At dusk on Jan. 2, 1979, I met with Dr. Criswell in his private study at the First Baptist Church of Dallas. His disarming warmth and total concentration on his visitor were remarkable, especially considering the controversial nature of the appointment.
The meeting was scheduled to request his endorsement of the first Southern Baptist convocation on peacemaking and the nuclear arms race, planned at Deer Park Baptist Church in Louisville, Ky., for Feb. 16-17, 1979.
Southern Baptist Theological Seminary's student and faculty planners anticipated widespread criticism for the peace conference. We thought that a word of support from the most influential Southern Baptist pastor would provide a protective hedge and might encourage others to lend their support.
My visit home to Dallas at Christmas afforded an opportunity to ask for Criswell's blessing.
Criswell listened carefully with murmurs of agreement, I handed him a draft letter addressed to fellow Southern Baptists. He slowly read the four paragraphs. He scribbled several changes, making it more personal.
He said he would have his secretary type the letter on his personal stationery and would mail it to me. Fearing a change of heart, I suggested that I could wait for her to retype it. He nodded with understanding. While she retyped the letter, we stood in his office and prayed for the conference's success. Then, he signed the letter.
I left his study beaming with absolute confidence that the convocation would be a success and criticism would be muted.
In the letter, Criswell endorsed the idea that "the nuclear arms race can be brought under control and that the strategic arms limitations talks being carried out by our government can help in that direction."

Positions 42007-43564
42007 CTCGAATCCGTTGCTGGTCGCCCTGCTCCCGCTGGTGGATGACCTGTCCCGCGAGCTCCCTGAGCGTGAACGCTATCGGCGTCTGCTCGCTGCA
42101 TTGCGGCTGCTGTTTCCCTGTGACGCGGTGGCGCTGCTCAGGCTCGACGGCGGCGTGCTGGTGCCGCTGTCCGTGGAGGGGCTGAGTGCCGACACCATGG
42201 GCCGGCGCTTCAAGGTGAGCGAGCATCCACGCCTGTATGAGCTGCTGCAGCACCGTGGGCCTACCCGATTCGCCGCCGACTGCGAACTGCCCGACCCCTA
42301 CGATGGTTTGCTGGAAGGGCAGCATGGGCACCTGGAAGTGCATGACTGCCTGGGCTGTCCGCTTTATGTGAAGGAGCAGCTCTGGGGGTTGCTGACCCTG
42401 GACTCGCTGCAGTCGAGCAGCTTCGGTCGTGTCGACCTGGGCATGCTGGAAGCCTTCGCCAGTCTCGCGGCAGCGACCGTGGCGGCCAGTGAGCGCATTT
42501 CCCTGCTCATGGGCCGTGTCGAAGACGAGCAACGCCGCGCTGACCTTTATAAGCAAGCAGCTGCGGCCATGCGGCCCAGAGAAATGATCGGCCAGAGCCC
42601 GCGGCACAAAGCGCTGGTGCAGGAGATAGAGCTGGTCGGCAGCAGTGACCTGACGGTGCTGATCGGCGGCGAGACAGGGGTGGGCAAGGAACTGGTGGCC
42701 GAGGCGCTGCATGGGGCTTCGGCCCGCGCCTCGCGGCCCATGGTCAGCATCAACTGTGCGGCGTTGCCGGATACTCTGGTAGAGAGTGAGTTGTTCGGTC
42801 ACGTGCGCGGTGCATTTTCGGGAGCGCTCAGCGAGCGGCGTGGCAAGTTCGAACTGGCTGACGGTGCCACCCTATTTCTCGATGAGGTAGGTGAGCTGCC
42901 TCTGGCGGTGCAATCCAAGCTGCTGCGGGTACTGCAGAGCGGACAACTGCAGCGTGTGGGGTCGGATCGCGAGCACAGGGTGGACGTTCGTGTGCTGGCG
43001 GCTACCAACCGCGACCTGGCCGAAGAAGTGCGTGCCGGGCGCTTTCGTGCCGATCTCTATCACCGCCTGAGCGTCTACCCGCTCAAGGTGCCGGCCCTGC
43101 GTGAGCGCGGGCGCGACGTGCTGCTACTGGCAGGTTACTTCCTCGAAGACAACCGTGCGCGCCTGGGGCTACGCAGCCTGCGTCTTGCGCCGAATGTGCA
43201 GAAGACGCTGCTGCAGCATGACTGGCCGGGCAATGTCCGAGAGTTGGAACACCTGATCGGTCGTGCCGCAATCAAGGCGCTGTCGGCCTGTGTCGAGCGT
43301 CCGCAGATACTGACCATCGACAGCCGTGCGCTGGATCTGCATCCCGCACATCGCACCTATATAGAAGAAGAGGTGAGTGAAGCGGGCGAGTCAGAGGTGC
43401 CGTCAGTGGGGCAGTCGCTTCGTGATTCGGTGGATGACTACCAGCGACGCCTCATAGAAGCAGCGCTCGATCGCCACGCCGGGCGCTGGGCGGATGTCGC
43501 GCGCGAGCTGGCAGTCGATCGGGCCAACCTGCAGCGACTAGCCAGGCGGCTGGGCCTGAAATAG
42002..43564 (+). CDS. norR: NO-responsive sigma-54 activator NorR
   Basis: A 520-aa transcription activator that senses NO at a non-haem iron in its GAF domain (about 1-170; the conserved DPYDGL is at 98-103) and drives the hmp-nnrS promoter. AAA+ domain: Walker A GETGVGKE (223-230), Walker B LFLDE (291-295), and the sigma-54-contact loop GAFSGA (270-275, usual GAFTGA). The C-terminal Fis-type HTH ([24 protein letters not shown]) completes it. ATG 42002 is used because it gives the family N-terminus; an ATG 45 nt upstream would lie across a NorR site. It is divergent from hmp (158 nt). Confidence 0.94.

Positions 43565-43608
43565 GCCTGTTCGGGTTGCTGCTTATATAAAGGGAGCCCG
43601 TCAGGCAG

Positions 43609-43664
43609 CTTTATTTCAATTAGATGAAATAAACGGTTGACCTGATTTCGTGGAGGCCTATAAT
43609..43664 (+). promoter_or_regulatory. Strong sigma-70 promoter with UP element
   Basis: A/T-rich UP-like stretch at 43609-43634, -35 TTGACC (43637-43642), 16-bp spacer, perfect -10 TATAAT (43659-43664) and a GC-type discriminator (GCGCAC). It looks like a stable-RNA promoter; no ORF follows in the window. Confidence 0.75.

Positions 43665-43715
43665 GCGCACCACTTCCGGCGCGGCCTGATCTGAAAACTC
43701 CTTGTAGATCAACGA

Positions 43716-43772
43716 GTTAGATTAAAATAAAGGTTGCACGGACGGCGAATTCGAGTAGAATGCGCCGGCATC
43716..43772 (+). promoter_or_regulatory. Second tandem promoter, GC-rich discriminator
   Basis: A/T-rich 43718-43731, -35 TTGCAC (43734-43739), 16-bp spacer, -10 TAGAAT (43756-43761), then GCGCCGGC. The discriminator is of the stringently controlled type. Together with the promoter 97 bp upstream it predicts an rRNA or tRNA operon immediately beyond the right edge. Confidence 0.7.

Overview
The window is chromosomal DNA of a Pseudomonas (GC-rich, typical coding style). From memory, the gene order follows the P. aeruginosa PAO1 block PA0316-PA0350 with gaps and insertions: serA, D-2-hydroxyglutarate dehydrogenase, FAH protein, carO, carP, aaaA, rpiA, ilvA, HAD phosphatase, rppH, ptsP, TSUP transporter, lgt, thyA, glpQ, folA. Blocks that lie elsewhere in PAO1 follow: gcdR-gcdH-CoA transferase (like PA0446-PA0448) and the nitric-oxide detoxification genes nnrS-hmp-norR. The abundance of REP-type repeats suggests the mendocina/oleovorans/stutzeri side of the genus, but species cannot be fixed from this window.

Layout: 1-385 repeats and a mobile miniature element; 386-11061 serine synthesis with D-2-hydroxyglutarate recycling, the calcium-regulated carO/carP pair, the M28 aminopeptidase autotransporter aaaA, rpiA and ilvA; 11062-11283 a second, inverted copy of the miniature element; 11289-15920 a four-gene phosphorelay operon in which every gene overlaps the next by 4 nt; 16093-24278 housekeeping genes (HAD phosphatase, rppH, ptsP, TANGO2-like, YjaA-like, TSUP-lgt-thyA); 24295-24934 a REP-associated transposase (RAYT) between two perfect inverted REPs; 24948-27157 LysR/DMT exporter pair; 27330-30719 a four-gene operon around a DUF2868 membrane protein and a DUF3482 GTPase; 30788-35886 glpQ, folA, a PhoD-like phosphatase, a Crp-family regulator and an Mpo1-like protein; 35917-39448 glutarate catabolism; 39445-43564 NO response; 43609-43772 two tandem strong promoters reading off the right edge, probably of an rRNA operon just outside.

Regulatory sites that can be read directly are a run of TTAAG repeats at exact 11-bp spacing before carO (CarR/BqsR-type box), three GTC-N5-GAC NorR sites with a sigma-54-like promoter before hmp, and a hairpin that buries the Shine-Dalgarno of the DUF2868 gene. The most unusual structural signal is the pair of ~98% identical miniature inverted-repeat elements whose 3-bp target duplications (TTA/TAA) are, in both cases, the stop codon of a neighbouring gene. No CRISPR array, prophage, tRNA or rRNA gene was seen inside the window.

"Southern Baptists need to begin taking the biblical call to peacemaking more seriously," he said.
"You have my best wishes and prayers for the Southern Baptist convocation on peacemaking and the nuclear arms race in Louisville," Criswell signed.
Two weeks later, James Dunn, director of the Christian Life Commission of the Baptist General Convention of Texas, wrote, "I was almost overwhelmed at the coup you pulled in getting the splendid statement from Dr. Criswell."
Indeed Criswell's endorsement attracted widespread media attention and paved the way for other SBC leaders to state publicly their support. It certainly contributed to the attendance of some 400 registrants.
Of course, some Southern Baptists accused conference planners of being Communists and naïve about the nuclear arms treaty called SALT II.
The Deer Park meeting played a role in the creation of the Baptist Peacemaker publication, the sponsorship of other similar conferences and the eventual inclusion of a world day of prayer for peace on the SBC's official calendar. But without Criswell's endorsement, the results could have been much different.
Criswell's death last week unlocked a flood of praise from Southern Baptist leaders and made the front page of the Dallas Morning News. In due season, his leadership will rightly receive critical scrutiny.
For now, I remember him fondly and appreciatively as one of the most notable Baptist pastors in the land who did the right thing at the right time for the sake of peace.
Robert Parham is the executive director of the Baptist Center for Ethics.